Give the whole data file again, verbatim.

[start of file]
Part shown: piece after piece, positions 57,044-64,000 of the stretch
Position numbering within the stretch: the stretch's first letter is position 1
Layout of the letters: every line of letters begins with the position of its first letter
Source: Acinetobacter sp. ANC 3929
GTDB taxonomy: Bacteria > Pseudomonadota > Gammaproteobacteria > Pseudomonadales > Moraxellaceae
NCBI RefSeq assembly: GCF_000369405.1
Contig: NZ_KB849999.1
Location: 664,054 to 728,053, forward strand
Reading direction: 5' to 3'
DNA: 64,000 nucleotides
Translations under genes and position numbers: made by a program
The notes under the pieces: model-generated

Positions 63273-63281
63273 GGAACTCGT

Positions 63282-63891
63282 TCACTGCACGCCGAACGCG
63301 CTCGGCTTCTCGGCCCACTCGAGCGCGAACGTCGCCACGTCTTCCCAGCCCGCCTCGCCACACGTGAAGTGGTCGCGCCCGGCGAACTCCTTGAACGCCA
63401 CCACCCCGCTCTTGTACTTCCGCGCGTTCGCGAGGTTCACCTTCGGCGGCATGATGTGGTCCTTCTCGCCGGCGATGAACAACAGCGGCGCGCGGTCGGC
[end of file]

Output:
Part shown: piece after piece, positions 57,044-64,000 of the stretch
Position numbering within the stretch: the stretch's first letter is position 1
Layout of the letters: every line of letters begins with the position of its first letter
Source: Acinetobacter sp. ANC 3929
GTDB taxonomy: Bacteria > Pseudomonadota > Gammaproteobacteria > Pseudomonadales > Moraxellaceae
NCBI RefSeq assembly: GCF_000369405.1
Contig: NZ_KB849999.1
Location: 664,054 to 728,053, forward strand
Reading direction: 5' to 3'
DNA: 64,000 nucleotides
Translations under genes and position numbers: made by a program
The notes under the pieces: model-generated

Positions 63273-63281
63273 GGAACTCGT

Positions 63282-63891
63282 TCACTGCACGCCGAACGCG
63301 CTCGGCTTCTCGGCCCACTCGAGCGCGAACGTCGCCACGTCTTCCCAGCCCGCCTCGCCACACGTGAAGTGGTCGCGCCCGGCGAACTCCTTGAACGCCA
63401 CCACCCCGCTCTTGTACTTCCGCGCGTTCGCGAGGTTCACCTTCGGCGGCATGATGTGGTCCTTCTCGCCGGCGATGAACAACAGCGGCGCGCGGTCGGC